Endangered tiny toads in captivity are homeless in wild
After dam destroys their waterfall habitat, Tanzanian spray toads have no place to live in the wild.
Tue, Feb 02 2010 at 3:17 PM
XXX: International Union for Conservation of Nature shows a Kihansi spray toad. (Photo: Tim Herman, IUCN/AP)
The Tanzanian spray toad is a rare amphibian that has been living almost entirely in captivity for the past decade. The New York Times recently reported that the animal now has nowhere to live in the wild. Less than three quarters of an inch long, the toad used to flourish in a waterfall off the Tanzania's Kihansi River. But the river was in dammed in 2000, reducing the river to 10 percent of its former flow and virtually destroying the toad’s natural habitat.
This is bad news for the remaining 4,000 toads, all of whom of live in the Bronx Zoo and the Wildlife Conversation Society in Toledo, Ohio. The spray toad, known as Nectophrynoides asperginis, only exists today because scientists rescued them from Tanzania when the dam first opened. The toads have been preserved in the United States while living in misty tanks.
Discovered in 1998, as many as 20,000 of the species lived in the misty waterfall tract on the Kihansi. When the dam went into operation in 2000, the moisture-dependent plants disappeared, taking most of the toads with them. The tiny amphibians were also attacked by pandemic of chytrid fungus, which has wiped out at least 120 species worldwide.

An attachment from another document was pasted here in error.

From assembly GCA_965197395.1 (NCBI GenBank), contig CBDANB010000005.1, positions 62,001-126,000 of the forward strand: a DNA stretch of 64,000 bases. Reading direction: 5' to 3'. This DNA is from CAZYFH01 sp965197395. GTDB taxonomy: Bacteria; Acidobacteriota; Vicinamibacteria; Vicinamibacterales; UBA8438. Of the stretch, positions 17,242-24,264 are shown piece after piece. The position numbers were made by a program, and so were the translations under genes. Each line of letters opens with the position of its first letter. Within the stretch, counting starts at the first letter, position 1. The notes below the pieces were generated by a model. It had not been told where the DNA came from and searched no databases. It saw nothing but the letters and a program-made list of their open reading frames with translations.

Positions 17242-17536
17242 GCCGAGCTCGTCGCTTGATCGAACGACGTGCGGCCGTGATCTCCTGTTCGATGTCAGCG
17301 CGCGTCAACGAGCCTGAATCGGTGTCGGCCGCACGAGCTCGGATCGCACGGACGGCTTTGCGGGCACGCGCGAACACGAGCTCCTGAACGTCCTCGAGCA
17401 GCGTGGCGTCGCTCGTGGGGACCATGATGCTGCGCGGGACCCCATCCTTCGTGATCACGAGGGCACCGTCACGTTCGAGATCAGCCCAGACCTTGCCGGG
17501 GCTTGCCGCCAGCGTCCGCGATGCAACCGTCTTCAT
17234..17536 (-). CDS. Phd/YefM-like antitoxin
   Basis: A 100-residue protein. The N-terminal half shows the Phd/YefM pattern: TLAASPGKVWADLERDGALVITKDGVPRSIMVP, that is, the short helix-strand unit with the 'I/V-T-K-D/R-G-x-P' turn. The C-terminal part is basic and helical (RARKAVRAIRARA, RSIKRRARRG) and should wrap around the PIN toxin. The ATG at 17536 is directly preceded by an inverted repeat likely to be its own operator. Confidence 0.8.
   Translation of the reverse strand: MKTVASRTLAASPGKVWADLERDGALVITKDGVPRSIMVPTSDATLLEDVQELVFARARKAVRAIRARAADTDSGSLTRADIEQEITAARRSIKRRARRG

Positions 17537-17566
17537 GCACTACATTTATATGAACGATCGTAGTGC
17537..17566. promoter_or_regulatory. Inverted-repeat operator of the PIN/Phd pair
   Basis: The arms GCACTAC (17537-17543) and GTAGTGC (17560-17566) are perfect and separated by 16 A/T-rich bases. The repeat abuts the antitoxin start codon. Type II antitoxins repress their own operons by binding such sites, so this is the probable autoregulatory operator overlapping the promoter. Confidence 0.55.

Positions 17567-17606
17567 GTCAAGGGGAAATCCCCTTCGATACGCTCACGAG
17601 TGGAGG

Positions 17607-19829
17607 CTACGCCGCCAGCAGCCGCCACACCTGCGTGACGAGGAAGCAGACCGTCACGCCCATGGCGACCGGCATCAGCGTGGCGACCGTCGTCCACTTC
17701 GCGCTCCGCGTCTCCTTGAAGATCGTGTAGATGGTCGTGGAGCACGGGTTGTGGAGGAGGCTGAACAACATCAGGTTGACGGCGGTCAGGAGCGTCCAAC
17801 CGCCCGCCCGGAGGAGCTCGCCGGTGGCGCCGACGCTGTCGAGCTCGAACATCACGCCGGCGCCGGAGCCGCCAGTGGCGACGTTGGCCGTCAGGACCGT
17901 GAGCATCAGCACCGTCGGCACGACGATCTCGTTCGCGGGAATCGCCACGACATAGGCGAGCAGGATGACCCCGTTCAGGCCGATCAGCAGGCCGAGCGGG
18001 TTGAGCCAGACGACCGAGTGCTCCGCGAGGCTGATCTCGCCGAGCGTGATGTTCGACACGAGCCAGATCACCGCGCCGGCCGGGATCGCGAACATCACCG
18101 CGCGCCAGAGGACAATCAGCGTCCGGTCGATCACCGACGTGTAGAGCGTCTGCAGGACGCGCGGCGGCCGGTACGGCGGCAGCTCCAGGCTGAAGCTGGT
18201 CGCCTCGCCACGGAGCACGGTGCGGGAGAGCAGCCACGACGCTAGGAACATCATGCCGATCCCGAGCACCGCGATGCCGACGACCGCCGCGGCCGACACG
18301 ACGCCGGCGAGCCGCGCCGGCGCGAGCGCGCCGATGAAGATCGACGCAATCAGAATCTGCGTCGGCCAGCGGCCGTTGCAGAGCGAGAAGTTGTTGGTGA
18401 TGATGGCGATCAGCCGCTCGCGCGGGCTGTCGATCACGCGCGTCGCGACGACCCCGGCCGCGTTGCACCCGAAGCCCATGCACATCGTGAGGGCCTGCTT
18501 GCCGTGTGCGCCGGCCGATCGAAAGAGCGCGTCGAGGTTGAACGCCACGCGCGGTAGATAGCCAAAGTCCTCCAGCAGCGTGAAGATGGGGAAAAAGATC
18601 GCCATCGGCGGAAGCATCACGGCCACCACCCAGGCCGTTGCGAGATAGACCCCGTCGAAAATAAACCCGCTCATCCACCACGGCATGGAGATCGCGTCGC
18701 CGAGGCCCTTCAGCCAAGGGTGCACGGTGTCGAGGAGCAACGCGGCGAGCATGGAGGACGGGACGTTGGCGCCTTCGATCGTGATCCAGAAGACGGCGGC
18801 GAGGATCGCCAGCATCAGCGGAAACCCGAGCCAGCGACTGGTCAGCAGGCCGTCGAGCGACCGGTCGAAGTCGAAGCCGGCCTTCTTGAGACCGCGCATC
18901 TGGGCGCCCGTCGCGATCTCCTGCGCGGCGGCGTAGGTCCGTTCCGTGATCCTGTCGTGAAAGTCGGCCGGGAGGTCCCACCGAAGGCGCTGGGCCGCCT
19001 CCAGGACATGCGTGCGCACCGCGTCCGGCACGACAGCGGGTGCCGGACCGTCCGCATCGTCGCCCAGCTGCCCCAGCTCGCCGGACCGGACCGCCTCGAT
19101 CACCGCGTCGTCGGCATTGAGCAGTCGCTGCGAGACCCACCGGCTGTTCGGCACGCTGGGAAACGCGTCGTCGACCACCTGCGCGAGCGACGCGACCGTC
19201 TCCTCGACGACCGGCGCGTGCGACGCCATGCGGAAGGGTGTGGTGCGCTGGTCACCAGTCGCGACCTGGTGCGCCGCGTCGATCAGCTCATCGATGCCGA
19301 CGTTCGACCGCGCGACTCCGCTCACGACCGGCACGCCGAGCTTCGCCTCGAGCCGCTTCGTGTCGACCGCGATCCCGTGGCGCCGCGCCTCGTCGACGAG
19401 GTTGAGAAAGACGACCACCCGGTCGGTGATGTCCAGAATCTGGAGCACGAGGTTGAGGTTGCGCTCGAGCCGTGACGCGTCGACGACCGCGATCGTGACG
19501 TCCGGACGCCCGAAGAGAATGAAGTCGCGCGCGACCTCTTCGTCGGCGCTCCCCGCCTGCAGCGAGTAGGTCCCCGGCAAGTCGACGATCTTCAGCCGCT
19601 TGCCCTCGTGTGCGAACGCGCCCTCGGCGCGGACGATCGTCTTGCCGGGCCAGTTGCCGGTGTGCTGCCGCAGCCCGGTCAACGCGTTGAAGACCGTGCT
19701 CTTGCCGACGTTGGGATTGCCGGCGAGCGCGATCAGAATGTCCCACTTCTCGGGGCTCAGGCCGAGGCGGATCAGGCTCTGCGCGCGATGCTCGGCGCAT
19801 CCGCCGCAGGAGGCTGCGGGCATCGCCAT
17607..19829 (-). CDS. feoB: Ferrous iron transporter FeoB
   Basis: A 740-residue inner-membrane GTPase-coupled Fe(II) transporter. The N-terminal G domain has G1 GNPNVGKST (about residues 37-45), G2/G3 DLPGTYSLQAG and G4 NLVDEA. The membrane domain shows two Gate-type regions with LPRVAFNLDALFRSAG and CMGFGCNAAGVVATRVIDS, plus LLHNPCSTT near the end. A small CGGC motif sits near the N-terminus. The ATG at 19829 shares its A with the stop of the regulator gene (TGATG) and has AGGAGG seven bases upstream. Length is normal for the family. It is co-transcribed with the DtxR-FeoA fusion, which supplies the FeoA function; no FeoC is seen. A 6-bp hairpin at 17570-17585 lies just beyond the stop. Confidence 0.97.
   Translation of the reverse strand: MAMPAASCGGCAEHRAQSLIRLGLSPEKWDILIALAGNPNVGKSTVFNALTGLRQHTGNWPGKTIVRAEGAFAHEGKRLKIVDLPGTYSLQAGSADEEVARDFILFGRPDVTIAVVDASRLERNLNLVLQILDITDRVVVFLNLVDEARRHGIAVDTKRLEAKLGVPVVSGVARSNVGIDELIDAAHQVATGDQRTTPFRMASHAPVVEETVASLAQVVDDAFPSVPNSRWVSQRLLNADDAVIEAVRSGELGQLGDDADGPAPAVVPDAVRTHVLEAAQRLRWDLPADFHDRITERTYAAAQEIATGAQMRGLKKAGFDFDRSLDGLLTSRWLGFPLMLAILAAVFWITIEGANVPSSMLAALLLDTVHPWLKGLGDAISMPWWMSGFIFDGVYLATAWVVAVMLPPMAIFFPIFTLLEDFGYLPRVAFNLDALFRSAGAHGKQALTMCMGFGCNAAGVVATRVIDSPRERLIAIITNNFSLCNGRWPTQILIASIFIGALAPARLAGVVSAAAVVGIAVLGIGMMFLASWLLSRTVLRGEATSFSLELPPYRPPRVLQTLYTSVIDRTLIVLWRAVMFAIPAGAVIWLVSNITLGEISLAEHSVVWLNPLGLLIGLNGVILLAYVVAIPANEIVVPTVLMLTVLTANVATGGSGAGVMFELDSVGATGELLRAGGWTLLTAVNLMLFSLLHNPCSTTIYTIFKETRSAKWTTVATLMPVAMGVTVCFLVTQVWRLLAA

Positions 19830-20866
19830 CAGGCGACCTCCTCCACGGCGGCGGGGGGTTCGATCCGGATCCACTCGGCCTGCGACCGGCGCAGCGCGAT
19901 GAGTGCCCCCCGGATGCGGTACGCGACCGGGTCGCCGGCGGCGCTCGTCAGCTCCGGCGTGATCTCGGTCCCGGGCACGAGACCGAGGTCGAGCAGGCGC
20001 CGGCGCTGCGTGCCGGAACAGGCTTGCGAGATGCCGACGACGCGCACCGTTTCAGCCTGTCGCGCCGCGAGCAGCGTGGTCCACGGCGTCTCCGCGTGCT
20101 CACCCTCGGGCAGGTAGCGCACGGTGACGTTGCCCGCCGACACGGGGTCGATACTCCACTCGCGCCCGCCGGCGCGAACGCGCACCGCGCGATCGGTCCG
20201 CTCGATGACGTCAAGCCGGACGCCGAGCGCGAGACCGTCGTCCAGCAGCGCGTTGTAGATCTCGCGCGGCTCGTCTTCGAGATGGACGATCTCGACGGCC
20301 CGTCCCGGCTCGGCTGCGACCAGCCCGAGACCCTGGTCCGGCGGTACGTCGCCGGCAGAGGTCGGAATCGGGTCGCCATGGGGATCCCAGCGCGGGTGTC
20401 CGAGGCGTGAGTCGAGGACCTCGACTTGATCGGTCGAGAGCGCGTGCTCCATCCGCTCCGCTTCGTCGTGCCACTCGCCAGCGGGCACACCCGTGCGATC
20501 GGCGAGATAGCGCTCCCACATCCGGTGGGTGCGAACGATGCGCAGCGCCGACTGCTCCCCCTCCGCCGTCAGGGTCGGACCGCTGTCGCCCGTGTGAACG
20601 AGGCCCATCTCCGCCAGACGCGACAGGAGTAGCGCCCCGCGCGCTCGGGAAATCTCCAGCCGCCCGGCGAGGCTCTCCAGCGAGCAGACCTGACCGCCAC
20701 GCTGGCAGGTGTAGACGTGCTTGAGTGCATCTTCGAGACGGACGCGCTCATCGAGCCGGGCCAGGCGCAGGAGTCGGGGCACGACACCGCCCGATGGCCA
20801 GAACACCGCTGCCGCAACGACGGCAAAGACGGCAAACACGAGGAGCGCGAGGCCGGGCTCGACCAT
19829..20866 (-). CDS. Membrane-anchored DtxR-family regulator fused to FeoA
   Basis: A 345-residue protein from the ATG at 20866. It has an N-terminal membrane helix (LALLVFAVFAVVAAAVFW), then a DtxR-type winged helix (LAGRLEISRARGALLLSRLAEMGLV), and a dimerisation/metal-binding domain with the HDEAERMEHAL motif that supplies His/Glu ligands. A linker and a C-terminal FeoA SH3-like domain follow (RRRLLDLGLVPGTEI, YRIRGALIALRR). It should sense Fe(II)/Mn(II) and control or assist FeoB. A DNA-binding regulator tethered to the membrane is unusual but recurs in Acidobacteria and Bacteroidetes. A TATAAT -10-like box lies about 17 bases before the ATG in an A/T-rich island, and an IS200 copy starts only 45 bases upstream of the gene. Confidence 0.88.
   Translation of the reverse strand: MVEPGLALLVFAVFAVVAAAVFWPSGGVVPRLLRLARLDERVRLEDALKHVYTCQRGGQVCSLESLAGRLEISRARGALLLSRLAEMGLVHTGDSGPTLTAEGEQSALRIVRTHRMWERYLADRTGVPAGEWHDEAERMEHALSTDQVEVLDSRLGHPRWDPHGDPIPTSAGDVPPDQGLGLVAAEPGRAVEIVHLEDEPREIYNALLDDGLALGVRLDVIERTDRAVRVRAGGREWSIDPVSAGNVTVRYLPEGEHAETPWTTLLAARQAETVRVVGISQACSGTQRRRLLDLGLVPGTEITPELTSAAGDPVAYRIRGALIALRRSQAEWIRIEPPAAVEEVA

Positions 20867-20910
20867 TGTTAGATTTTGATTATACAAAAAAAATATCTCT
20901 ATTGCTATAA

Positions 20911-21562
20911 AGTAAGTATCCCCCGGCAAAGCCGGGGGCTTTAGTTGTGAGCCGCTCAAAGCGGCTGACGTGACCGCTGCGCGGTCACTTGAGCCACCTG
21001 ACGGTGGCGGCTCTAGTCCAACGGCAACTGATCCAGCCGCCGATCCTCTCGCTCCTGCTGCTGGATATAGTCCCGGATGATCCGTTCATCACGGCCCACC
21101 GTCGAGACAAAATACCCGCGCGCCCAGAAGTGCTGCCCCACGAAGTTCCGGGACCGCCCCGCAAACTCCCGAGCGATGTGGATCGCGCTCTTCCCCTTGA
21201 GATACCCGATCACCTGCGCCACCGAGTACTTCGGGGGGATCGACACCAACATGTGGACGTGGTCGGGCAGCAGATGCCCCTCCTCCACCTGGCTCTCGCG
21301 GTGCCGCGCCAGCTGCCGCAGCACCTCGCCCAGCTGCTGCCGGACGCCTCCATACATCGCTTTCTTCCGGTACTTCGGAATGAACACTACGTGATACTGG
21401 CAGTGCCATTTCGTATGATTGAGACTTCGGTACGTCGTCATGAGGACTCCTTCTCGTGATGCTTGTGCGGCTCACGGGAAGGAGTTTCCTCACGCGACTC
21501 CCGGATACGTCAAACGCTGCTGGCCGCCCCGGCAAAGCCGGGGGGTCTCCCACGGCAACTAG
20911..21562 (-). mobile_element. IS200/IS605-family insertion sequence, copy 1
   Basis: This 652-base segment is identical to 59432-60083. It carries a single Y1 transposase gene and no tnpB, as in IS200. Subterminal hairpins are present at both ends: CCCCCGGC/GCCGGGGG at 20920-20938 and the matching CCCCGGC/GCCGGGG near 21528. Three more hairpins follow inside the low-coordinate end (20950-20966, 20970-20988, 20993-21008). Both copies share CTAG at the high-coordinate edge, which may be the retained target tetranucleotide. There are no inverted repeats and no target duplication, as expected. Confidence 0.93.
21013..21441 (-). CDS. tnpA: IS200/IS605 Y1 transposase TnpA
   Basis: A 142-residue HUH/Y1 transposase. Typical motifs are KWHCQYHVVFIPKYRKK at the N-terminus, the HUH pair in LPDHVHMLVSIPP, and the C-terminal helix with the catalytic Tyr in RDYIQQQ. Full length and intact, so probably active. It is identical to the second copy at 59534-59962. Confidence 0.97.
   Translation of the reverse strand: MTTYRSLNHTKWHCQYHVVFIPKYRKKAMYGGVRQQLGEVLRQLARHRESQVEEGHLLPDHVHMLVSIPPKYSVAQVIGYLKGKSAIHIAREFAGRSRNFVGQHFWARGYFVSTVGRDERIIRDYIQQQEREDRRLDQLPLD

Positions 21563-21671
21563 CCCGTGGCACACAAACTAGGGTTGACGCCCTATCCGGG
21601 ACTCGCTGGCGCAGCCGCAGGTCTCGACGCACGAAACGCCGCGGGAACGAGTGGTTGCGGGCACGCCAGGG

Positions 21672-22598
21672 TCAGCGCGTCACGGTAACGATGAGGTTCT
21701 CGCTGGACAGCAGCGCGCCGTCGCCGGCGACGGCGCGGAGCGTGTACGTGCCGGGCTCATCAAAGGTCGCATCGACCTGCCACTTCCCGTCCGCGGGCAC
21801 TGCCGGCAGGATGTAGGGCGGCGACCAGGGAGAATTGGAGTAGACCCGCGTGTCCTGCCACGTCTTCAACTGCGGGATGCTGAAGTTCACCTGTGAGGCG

And so, scientists sprung into action, collecting 499 spray toads into coolers for a plane ride back to the Bronx Zoo. Jim Breheny, the director of the Bronx Zoo, puts it bluntly, “It was get on the plane, collect them, get back.” Through trial and error, caretakers managed to keep the toads alive at the Bronx and Toledo zoos.
But the entire effort has called into question the logistics of preserving a species that has no place left to live. It is estimated that millions of dollars have been spent to save the tiny toads, and even more research has gone into attempts to develop a safe environment for them in the wild. As Breheny points out to the NY Times, “given the small number of spray toads, their minuscule range and their extreme vulnerability to environmental disturbance,” it may one day be determined that returning them to the wild will be impossible. And then, the entire effort would have to be re-evaluated.
One would expect the preservationists to argue that the dam should have never been built. But scientists are quick to point out that Tanzania is a poor country that needs an electricity source. And so, the issue remains a complex one.
The NY Times reports that, this month, the Bronx Zoo will display the tiny toads in a small exhibit in its Reptile House.
For further reading: Saving tiny toads without a home
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